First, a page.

Although Code 42 Software provides consumer-based backup software for desktops and laptops, its focus from a money-making perspective is providing that same capability to organizations with a software/hardware appliance or services. What is intriguing is that Code 42 is a self-proclaimed "most expensive" solution, yet continues to grow rapidly. How can that be?
Before we examine that question, what is Code 42 Software? As an industry analyst, I cover organizations from the very largest IT vendors to the smallest startups, as well as a lot of companies in between. Now, of course, the largest companies get the most attention over the course of the year as they tend to develop numerous products and make a lot of announcements that affect customers' lives. However, even though the smallest companies focus on single products, they may meet an immediate or unique need that can eventually reshape the industry.
Prior to talking with Code 42 Software, I had never heard of the company. (And, sorry, I couldn't resist the play on words in the title reminiscent of "Car 54: Where Are You?") The company provides free backup software (CrashPlan) for local use on a desktop or laptop, but I already use a similar product so I haven't focused great attention on that space. Even though Code 42 sells advanced capabilities to the enterprise for backing up and restoring employee laptops and desktops (CrashPlan Pro), it has not really marketed itself extensively.
Mobile workers as well as traditional office knowledge workers tend to access IT services and processes through their desktops or laptops. Now smartphones and tablet computers are growing in prominence, but they tend to work best for consuming information, whereas desktops and laptops support the creation of information--such as word processing documents, presentations, and spreadsheets--as well as the consumption of information. That information is typically shared with other employees, partners and customers (Who prepares a presentation for one's own exclusive use?) in some kind of collaborative or distributed manner.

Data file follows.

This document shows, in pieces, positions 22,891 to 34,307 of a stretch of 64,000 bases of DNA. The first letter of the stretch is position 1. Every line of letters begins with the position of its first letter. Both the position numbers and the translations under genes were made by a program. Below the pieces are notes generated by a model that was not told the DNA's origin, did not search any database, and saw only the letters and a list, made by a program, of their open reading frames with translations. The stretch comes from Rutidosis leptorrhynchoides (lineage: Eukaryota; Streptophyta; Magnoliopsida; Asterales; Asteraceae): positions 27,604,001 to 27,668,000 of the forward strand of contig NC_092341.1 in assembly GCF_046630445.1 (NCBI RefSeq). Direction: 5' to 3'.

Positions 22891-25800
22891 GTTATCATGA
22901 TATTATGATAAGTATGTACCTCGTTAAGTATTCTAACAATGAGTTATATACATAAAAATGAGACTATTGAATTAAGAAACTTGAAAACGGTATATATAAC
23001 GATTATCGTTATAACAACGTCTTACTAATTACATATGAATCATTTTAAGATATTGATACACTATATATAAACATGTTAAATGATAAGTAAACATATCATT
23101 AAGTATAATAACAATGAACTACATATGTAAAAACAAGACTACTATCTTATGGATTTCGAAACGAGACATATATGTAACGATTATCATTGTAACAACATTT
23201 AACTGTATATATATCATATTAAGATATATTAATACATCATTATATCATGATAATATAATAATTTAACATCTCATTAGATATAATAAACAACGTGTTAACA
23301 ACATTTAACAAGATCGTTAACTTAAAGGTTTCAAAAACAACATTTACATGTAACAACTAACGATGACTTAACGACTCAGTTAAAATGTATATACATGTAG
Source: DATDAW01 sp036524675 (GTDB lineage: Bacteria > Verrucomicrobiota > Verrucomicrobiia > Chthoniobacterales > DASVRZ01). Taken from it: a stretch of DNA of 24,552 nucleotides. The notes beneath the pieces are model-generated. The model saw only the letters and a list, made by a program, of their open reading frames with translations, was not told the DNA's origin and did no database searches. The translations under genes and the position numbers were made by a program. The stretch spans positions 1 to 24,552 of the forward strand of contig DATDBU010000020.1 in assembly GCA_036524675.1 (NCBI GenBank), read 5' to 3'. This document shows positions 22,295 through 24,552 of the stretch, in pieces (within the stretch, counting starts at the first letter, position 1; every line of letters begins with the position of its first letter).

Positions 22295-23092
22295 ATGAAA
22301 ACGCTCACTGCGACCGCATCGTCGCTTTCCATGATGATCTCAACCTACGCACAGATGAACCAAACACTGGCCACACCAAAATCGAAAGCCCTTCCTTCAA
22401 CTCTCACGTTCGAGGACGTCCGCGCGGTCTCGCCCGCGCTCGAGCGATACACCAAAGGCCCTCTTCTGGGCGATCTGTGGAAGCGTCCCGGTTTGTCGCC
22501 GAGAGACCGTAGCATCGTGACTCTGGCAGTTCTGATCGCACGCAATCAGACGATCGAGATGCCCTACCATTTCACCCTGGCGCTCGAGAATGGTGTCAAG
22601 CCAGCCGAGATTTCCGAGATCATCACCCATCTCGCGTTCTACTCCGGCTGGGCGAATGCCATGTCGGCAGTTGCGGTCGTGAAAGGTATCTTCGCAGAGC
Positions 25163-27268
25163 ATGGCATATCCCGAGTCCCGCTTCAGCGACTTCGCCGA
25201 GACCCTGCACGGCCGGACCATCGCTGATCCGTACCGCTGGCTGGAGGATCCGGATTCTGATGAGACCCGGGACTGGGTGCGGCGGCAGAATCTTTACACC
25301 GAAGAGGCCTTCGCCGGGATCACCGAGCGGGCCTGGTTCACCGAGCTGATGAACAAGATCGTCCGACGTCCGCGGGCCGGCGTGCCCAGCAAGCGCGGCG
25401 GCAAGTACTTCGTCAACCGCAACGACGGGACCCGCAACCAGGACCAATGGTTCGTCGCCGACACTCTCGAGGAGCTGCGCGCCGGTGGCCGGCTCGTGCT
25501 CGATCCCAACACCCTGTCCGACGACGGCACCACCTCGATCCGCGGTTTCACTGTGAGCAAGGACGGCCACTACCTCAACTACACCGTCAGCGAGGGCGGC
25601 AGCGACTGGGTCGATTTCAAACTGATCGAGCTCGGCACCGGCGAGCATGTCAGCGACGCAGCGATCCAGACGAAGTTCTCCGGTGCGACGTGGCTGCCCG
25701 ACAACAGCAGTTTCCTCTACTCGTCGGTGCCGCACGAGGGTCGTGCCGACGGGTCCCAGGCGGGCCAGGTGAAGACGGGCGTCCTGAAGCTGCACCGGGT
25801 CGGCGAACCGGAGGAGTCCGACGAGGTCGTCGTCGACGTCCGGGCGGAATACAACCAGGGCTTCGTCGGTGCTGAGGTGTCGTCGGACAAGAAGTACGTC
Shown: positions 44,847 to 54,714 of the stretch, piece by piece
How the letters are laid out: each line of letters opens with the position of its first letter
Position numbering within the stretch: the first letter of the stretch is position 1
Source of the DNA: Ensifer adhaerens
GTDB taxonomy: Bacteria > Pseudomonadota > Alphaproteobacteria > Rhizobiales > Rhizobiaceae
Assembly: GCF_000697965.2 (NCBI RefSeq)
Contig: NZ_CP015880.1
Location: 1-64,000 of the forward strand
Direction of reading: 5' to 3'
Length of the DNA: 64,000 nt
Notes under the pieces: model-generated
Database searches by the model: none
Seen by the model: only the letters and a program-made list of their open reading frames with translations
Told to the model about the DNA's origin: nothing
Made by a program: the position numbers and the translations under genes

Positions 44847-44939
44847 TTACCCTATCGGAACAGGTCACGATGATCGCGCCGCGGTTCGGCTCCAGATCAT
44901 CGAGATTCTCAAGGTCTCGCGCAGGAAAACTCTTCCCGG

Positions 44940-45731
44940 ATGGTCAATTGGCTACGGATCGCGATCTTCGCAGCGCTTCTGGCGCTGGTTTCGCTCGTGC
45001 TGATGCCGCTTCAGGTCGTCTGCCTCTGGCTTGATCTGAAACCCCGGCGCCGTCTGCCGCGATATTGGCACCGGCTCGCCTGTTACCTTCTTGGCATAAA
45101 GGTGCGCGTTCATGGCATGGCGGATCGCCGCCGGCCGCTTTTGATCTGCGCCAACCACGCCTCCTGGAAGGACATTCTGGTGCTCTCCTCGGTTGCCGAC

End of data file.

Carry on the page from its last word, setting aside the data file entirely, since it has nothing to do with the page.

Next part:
Now, while this information may not be "mission-critical" in the traditional sense of key online transaction processing (OLTP) data, it may still be important. Theoretically, much of this information might be reproduced from scratch, but the time required might be prohibitive, especially if there is a freshness deadline that has to be met. For that and a number of other reasons (including legal compliance), enterprises of every size and kind realize that they need to protect knowledge workers' information against loss. Traditionally, however, a primary mission of IT has been to protect the information that its servers have access to with traditional business-class backup and recovery software protects. The data residing on desktops and laptops is typically harder for IT to access and control.David Hill is principal of Mesabi Group LLC, which focuses on helping organizations make complex IT infrastructure decisions simpler and easier to understand. He is the author of the book "Data Protection: Governance, Risk Management, and Compliance." View Full Bio